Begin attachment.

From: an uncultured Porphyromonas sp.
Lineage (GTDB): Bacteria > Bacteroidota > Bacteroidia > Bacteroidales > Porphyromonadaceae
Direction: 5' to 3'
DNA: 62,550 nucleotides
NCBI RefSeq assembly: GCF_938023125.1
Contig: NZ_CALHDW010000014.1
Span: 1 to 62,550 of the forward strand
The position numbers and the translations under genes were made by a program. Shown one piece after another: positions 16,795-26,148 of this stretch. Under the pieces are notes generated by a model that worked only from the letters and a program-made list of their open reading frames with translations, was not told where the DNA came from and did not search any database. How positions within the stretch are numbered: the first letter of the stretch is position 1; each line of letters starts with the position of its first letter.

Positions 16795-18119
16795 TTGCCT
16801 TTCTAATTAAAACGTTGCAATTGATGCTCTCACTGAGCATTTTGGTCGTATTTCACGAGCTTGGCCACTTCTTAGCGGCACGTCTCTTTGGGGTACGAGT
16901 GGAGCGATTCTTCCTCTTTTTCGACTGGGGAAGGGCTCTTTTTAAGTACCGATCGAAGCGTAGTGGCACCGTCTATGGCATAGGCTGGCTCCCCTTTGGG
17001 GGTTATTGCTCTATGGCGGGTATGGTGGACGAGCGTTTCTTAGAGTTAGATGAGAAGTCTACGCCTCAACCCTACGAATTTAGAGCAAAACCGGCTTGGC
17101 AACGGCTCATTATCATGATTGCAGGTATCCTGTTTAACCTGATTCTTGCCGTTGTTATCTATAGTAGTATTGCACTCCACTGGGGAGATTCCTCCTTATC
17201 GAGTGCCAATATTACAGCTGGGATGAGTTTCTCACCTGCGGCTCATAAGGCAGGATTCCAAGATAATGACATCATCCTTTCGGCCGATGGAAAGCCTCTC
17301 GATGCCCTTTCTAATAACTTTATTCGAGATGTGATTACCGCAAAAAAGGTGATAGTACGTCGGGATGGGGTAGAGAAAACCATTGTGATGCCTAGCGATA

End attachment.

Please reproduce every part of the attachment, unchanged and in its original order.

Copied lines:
From: an uncultured Porphyromonas sp.
Lineage (GTDB): Bacteria > Bacteroidota > Bacteroidia > Bacteroidales > Porphyromonadaceae
Direction: 5' to 3'
DNA: 62,550 nucleotides
NCBI RefSeq assembly: GCF_938023125.1
Contig: NZ_CALHDW010000014.1
Span: 1 to 62,550 of the forward strand
The position numbers and the translations under genes were made by a program. Shown one piece after another: positions 16,795-26,148 of this stretch. Under the pieces are notes generated by a model that worked only from the letters and a program-made list of their open reading frames with translations, was not told where the DNA came from and did not search any database. How positions within the stretch are numbered: the first letter of the stretch is position 1; each line of letters starts with the position of its first letter.

Positions 16795-18119
16795 TTGCCT
16801 TTCTAATTAAAACGTTGCAATTGATGCTCTCACTGAGCATTTTGGTCGTATTTCACGAGCTTGGCCACTTCTTAGCGGCACGTCTCTTTGGGGTACGAGT
16901 GGAGCGATTCTTCCTCTTTTTCGACTGGGGAAGGGCTCTTTTTAAGTACCGATCGAAGCGTAGTGGCACCGTCTATGGCATAGGCTGGCTCCCCTTTGGG
17001 GGTTATTGCTCTATGGCGGGTATGGTGGACGAGCGTTTCTTAGAGTTAGATGAGAAGTCTACGCCTCAACCCTACGAATTTAGAGCAAAACCGGCTTGGC
17101 AACGGCTCATTATCATGATTGCAGGTATCCTGTTTAACCTGATTCTTGCCGTTGTTATCTATAGTAGTATTGCACTCCACTGGGGAGATTCCTCCTTATC
17201 GAGTGCCAATATTACAGCTGGGATGAGTTTCTCACCTGCGGCTCATAAGGCAGGATTCCAAGATAATGACATCATCCTTTCGGCCGATGGAAAGCCTCTC
17301 GATGCCCTTTCTAATAACTTTATTCGAGATGTGATTACCGCAAAAAAGGTGATAGTACGTCGGGATGGGGTAGAGAAAACCATTGTGATGCCTAGCGATA